A New Curriculum Will Teach Students in Hawai‘i About the Islands' Native Birds

Hawai‘i was once a bird paradise — a new curriculum seeks to inspire the next generation to help save its surviving native honeycreepers before it is too late.
 The ‘I‘iwi (pictured) is one of just 17 honeycreeper species still alive today, down from a historic high of more than 50 species. Photo by Jim Denny.

A new curriculum to teach students from kindergarten to high school about Hawaiian honeycreepers is available for teachers to use beginning this month. The curriculum, developed by American Bird Conservancy (ABC) partner group “Birds, Not Mosquitoes” along with Kamehameha Schools and the Kanaeokana schools network, aims to inspire a love of birds and support for Hawaiian honeycreeper conservation. 

The material is divided between two presentations: the first on civics, and the second on Hawaiian bird natural history and conservation. The idea was inspired by students and teachers who used their voices to help pass a bill earlier this year designating the ʻŌhiʻa Lehua (Metrosideros polymorpha) as the official Hawaiʻi State Endemic Tree. 

“We are looking forward to working with the kumu [teachers] and their haumana [students] to do something similar for honeycreepers,” said Luka Zavas, Outreach Manager for Birds, Not Mosquitoes. Zavas and the rest of the team hope to empower Hawaiian children to use their voices to advocate for a resolution that would declare August 8 Hawaiian Birds Day.

Telling the Story of Hawaiian Honeycreepers

For millions of years, Hawai‘i was a bird paradise free from reptiles, amphibians, and most mammals, but this avian history is little known today. The new honeycreeper curriculum seeks to change that by taking students on a journey through the geological and evolutionary history of Hawai‘i. 

Guided by a talking ʻI‘iwi (a crimson-colored Hawaiian honeycreeper species), children learn the story of the islands' formation and the honeycreepers' adaptive radiation into at least 59 different species found only in Hawai‘i. The curriculum introduces students to the history of human interaction with these birds as well, from descriptions of native Hawaiian featherwork to readings of firsthand accounts of encounters with now-extinct species.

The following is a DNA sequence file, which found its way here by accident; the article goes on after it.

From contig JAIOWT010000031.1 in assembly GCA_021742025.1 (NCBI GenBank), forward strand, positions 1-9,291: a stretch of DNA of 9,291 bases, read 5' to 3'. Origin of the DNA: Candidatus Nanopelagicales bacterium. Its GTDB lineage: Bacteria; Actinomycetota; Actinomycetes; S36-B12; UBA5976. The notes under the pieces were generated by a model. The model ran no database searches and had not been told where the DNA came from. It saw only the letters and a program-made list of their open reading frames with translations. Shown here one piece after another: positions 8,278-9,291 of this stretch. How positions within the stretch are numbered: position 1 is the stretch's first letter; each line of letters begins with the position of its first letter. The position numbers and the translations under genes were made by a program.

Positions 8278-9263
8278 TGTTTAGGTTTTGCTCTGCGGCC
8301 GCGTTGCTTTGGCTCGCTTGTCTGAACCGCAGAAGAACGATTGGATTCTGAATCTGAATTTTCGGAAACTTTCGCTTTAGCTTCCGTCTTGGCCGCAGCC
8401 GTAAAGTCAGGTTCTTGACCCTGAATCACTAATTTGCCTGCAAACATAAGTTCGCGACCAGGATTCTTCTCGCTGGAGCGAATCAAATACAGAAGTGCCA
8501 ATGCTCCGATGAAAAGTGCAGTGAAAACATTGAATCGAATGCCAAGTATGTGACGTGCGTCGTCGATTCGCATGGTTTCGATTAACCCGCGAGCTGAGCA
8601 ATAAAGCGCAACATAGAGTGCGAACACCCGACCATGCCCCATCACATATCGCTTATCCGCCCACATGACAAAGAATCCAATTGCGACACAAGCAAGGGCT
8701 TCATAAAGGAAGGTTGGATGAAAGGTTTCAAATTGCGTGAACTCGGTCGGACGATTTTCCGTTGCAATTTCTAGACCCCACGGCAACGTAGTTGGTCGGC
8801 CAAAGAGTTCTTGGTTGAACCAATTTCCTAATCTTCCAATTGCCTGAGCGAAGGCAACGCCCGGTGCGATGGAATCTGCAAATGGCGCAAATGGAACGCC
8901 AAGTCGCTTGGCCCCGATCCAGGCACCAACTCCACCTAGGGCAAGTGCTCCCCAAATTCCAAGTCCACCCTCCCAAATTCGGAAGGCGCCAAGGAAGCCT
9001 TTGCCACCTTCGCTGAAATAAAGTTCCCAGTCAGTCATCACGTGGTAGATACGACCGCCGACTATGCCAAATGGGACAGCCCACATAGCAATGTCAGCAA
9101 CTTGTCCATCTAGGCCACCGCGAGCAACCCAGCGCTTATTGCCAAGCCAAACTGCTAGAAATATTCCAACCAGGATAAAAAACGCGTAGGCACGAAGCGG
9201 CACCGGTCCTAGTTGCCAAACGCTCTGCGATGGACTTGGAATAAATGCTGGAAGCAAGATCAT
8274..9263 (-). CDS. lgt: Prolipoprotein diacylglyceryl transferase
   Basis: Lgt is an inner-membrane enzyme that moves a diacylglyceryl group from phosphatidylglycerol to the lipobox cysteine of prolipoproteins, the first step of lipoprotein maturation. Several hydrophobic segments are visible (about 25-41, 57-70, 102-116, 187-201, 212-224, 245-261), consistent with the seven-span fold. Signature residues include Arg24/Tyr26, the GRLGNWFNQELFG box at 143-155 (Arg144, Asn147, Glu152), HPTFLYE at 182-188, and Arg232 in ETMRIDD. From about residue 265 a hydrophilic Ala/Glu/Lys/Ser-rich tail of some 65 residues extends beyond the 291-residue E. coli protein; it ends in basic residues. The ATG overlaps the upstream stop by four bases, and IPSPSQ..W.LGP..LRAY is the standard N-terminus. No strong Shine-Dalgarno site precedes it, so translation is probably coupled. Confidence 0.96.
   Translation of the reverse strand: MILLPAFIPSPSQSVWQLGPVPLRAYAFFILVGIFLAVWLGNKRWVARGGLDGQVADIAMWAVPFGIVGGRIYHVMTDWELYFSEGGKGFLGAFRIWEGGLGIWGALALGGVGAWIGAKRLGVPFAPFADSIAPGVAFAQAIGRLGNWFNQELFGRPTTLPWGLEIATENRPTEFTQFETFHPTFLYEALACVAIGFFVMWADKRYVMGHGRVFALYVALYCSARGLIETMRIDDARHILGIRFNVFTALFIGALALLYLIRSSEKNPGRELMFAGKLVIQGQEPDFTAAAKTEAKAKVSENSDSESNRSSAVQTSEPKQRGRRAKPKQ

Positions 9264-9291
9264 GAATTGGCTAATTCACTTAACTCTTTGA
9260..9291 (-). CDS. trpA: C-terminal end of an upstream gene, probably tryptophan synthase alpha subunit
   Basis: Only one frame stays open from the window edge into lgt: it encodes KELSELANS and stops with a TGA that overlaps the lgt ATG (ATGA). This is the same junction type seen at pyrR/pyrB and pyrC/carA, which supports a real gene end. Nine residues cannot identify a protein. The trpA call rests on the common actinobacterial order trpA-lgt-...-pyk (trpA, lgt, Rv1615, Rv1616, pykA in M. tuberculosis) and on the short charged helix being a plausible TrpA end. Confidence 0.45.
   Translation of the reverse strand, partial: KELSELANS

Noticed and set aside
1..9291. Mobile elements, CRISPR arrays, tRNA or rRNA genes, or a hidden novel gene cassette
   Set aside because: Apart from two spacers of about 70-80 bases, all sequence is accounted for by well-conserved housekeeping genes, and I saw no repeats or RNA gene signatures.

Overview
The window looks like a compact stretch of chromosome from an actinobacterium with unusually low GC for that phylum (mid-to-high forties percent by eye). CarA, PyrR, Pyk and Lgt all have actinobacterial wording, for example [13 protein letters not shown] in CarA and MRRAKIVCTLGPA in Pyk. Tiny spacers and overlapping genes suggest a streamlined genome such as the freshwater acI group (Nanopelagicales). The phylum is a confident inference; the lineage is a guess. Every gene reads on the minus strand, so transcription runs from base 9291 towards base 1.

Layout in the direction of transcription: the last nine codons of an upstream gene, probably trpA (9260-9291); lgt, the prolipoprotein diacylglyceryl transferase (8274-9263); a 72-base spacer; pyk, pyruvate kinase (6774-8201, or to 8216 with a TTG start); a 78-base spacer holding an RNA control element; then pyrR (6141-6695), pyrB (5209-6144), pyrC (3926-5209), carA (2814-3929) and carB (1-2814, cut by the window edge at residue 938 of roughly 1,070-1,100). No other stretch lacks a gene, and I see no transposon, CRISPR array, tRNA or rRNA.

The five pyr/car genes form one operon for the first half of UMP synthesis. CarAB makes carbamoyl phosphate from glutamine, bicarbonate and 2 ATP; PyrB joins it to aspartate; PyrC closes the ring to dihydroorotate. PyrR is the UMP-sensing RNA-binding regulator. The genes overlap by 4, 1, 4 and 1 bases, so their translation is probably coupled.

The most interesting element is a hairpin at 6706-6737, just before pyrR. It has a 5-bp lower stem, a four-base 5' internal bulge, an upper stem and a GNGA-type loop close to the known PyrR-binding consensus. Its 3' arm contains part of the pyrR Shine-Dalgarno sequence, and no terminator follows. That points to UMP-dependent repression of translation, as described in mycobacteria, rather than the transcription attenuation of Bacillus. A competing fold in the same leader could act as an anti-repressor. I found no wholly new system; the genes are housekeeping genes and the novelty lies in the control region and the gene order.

Students can explore video and audio recordings of birds that still survive  today, learning which species inhabit which islands. To supplement the online materials, the curriculum team will give two preliminary presentations and science kits created by Kamehameha Schools to the first 60 classes to join.

Importantly, the curriculum presents a strong conservation message. It explains the urgency and challenges of saving the remaining honeycreeper species — several of which are in danger of going extinct within the next several years. Today, only one-third of Hawaiʻi's unique forest bird species are still around. The rest have succumbed to threats like invasive species, habitat loss, and disease brought by invasive mosquitoes. Most birds that people encounter in modern Hawai‘i are nonnative species like Cattle Egrets, Mallards, and Northern Cardinals, leaving native birds out of sight and out of mind. 

The course materials reconnect the children of Hawai‘i to the honeycreepers whose well-being is an integral part of Hawaiian ecosystems and culture. Zavas and her colleagues hope that this message will inspire the next generation to feel personally connected to honeycreepers and their plight, and raise their voices to champion the lives of the islands' remaining native species. 

“I think I had an excellent education stewarded by equally impressive kumu [teachers] growing up in the public school system in Hawaiʻi, but I canʻt recall being taught about our native honeycreepers,” Zavas said. “I am proud to be a part of this hui [group] that is working to support kumu to bring the Hawaiian honeycreepers into their classrooms.”

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American Bird Conservancy is a nonprofit organization dedicated to conserving wild birds and their habitats throughout the Americas. With an emphasis on achieving results and working in partnership, we take on the greatest problems facing birds today, innovating and building on rapid advancements in science to halt extinctions, protect habitats, eliminate threats, and build capacity for bird conservation. Find us on abcbirds.orgFacebookInstagram, and Twitter (@ABCbirds).


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Jordan Rutter
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